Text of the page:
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Title: Challenging neoliberalization at the urban grassroots : a participatory action research case study of community empowerment
Author: Darby, Stella Joanne Clark
ISNI:       0000 0004 6062 3381
Awarding Body: University of Leeds
Current Institution: University of Leeds
Date of Award: 2016
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This thesis examines values-based practices at Oblong, a small charity in Leeds, UK, arguing that this grassroots organisation challenges neoliberalization processes and promotes social justice through developing purposeful practices for values-based reflection and collective action. Alongside a practical focus at Oblong, this research has developed a theoretical perspective of transformation of neoliberalization which challenges dominant discourses by affirming the value and power of small organisations’ work. Exploring the limitations and tensions of this project’s processes of co-production, this thesis draws parallels between processes of transforming neoliberalization through social justice work and creating grounded, co-produced and value-rational research via academic institutions. Three papers, formatted for journal submission, form the main body of this thesis. The first paper, ‘Making space for co-produced research “impact”: learning from a participatory action research case study’, advances the ongoing debate around the developing UK impact agenda, arguing for the significance of value-rational research and its promotion through increased space and recognition for the alternative impacts created by co-produced research. The second paper, ‘Listening for social change’, provides a conceptual and practical analysis of listening practices demonstrating how such practices make essential contributions to the promotion of social justice values. The third paper, ‘Dynamic Resistance: Third-sector processes for transforming neoliberalization’ constructs a holistic framework for analysis and practice of contestation of neoliberalization processes by third-sector organisations. Drawing on systems thinking and theories of neoliberalization as process rather than entity, this thesis argues that values-based practices and processes at Oblong exemplify such organisations’ significant power and potential to resist and transform neoliberalization processes at their sites of impact. Recognising the complexity, non-linearity, and interconnection of processes of neoliberalization and contestation, I further argue that a focus on values and processes must necessarily balance goal-oriented social action in order to create sustainable and empowering change for social justice.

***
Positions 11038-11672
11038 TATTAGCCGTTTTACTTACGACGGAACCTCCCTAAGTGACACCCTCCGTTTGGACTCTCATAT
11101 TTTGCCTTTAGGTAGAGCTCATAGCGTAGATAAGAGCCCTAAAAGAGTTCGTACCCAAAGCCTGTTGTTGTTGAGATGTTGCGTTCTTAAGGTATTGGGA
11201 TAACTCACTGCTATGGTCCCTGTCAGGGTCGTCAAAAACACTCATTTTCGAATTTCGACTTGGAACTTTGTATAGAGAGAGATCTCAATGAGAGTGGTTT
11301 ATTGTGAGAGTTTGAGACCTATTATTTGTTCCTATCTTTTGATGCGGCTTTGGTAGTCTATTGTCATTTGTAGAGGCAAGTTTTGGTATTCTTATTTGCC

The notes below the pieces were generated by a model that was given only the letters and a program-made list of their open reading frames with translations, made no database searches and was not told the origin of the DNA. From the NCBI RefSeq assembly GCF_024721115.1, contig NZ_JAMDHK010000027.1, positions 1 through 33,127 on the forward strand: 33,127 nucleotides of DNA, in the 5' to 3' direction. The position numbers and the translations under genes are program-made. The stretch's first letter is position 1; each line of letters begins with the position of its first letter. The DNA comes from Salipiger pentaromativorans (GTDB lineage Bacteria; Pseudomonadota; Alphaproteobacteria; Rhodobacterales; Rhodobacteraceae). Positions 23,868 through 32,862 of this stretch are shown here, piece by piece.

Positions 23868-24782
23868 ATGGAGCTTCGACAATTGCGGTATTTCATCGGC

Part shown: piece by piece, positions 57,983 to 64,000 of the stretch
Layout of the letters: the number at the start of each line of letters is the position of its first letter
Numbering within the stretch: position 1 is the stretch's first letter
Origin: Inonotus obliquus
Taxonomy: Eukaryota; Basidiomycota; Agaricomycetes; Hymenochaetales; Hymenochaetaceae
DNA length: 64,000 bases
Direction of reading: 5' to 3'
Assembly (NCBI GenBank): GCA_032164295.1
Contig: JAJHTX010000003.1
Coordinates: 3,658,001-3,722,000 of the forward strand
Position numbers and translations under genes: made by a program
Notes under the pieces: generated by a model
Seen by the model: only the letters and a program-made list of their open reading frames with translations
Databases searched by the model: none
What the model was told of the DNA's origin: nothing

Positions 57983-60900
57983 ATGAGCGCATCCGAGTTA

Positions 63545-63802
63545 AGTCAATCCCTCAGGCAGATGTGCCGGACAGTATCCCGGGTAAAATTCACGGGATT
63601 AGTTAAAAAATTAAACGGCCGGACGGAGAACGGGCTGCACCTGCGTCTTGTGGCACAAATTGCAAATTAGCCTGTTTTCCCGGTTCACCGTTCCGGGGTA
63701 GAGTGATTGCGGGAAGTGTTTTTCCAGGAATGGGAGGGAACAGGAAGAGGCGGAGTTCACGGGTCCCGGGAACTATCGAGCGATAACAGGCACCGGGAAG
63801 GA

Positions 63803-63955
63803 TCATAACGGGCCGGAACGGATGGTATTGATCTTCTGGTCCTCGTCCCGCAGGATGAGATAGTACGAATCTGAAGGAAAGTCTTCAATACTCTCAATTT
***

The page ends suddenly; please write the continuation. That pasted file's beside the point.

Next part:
Supervisor: Chatterton, Paul ; Gonzalez, Sara Sponsor: ESRC
Qualification Name: Thesis (Ph.D.) Qualification Level: Doctoral
EThOS ID:  DOI: Not available